'She's in shock, poor thing,' Lanira muttered as she hurried to the floor-to-ceiling windows and pulled the thick curtains closed. 'Just look at the state of her.'
She sent for hot water. Maids came and went, quiet and discreet. Behind a wooden folding screen one of the maids bathed Myra in a big ceramic tub. Beautiful smells emanated from behind the screen, complex scents Idira didn't know how to describe. All she knew was the scents of the sky, the land and the sea, she had no idea there could be so much more. A delivery arrived with a card attached to an enormous box, tied closed with a silky yellow ribbon.
Lanira read the card.
'Fools,' she sneered as she tossed it aside. 'If these merchants of Moonbrook think it'll only take a few new frocks bought in Stormwind for VanCleef to be satisfied with their donation to the Brotherhood's cause, they'll see soon enough just what will be expected of them.'
Lanira set the box on the bed, it was too big to go anywhere else. Curious, Idira got up onto the bed and pulled the ribbon away. She slid the lid off. Inside, four beautiful new gowns lay wrapped in folds of pale pink and green tissue paper.
She looked up and caught Lanira watching her. A smile tickled the corners of her minder's downturned mouth. 'You don't say much, but one thing's certain, you do love the pretty things, don't you?'
Idira nodded, her attention drawn back to the box with its sumptuous fabrics peeking out between the soft paper. She ran her fingers over the material, reverent, awed to touch something from the fairytale city of Stormwind, where the good Queen Tiffin used to live.
'Come then.' Lanira bustled around to the other side of the bed and set the box's lid against the wall. 'You can make yourself useful. Get those gowns out before they wrinkle up. Lay them out on the bed nice and neat so Ms Northshire can choose which one she wants to wear today.'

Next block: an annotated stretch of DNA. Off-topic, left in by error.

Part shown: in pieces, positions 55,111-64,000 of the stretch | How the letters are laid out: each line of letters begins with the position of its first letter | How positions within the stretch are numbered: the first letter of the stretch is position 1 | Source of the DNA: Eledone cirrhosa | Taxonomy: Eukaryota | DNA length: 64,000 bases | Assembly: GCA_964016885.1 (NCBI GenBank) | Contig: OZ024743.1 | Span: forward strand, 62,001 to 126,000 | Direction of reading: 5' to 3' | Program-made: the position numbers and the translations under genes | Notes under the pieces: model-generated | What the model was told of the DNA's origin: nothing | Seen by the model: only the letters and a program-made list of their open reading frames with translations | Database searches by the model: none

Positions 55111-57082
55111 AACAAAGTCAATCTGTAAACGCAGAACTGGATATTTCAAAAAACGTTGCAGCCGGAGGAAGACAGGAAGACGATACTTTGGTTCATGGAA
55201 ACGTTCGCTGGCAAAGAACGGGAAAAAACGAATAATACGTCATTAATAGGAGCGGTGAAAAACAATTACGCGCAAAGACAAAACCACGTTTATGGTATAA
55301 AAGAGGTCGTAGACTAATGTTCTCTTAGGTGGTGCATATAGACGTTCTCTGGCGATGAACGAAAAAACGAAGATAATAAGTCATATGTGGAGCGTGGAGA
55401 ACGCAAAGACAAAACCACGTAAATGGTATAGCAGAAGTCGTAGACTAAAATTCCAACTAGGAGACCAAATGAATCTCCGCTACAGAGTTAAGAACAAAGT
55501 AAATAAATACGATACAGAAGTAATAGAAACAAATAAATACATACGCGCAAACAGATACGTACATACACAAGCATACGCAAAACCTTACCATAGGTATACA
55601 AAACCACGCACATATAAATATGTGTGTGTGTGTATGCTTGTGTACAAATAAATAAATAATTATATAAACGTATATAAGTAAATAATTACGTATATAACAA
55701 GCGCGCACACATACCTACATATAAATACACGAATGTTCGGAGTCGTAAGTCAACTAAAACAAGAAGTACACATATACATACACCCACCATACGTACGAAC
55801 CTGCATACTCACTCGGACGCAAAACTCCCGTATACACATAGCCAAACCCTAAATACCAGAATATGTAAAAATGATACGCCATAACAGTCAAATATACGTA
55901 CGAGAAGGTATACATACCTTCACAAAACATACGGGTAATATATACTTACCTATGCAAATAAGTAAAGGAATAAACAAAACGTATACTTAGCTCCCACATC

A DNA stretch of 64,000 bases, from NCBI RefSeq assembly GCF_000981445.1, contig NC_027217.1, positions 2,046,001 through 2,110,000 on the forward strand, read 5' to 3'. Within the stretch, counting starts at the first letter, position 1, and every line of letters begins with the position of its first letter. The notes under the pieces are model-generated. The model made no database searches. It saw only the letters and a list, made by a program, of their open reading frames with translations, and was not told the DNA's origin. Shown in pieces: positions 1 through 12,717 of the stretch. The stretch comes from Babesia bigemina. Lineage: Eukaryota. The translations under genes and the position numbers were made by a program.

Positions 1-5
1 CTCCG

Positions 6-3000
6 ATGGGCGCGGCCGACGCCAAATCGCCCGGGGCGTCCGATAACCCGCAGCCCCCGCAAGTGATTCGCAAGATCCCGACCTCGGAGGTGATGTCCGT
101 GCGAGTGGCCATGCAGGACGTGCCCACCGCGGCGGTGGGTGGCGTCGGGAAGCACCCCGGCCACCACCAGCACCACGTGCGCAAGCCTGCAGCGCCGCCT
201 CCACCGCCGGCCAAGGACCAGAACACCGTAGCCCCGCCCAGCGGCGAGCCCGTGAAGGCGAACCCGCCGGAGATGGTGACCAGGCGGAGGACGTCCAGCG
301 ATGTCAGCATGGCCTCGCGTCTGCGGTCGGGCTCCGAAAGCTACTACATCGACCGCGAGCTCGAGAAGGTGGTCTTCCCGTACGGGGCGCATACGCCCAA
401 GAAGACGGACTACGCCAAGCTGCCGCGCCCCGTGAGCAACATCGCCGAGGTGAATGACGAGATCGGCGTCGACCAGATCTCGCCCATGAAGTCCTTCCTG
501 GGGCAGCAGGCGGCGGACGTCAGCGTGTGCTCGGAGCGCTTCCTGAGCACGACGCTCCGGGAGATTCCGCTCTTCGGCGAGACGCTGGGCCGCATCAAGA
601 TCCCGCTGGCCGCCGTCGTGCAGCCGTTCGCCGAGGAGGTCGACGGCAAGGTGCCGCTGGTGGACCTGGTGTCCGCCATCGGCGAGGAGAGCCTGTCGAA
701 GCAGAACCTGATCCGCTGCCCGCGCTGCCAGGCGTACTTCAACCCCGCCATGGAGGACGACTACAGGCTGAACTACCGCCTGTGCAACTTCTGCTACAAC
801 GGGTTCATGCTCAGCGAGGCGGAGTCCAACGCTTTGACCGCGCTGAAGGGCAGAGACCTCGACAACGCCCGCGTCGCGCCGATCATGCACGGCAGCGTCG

Idira did as she was told, delighted to be given such a great responsibility. Myra came out from behind the screen wrapped in a towel, her eyes smudged with dark shadows. Idira showed her sister the new dresses, but Myra just looked at them, expressionless and said nothing. She went to one of the chairs, sat down and closed her eyes.
Lanira's lips thinned, but she didn't say anything. She clapped her hands and pointed at the lavender gown, its bodice and hem embroidered with little flowers, wrought in silver thread. Myra's attendants came forward and helped her to her feet. They dressed her in total silence under Lanira's watchful, critical eye. When they were done, Lanira put fresh colour on Myra's lips and eyelids, tutting to herself over the bruise. She sent for a cold steak and gave Idira the task of holding the slab of meat against Myra's purpled cheekbone and jaw. Lanira went to the fireplace, wrapped a cloth around her hand and pulled a metal instrument from a rack in the fireplace. Idira watched, fascinated, as Lanira began the long work of curling Myra's hair.
'Well Idira, what do you think of our new home?' Lanira asked as she twirled a tress of Myra's hair free from the iron. Idira switched the steak from one hand to another, it was hard work to hold the thick slice of meat up for so long.
Idira squinted up at Lanira. 'I miss Blackie.'
Idira nodded. She bit her lip, worrying. Blackie was probably hungry by now without anyone to bring her food.
'You are a funny thing. Here you are, living in privilege and all you can think about is your farm cat.'
Idira looked down at her bare feet and scuffed them against the thick burgundy rug. Poor Blackie. She had only been able to have one day of a nice life.
'You are lucky Mr VanCleef is partial to cats,' Lanira continued as she freed another curling tress. 'I am certain he won't mind if I have your cat brought to you.'
Idira smiled, pleased. She caught Myra looking at her, hollow, bleak.
'I wish I was you,' she whispered, and began to cry again.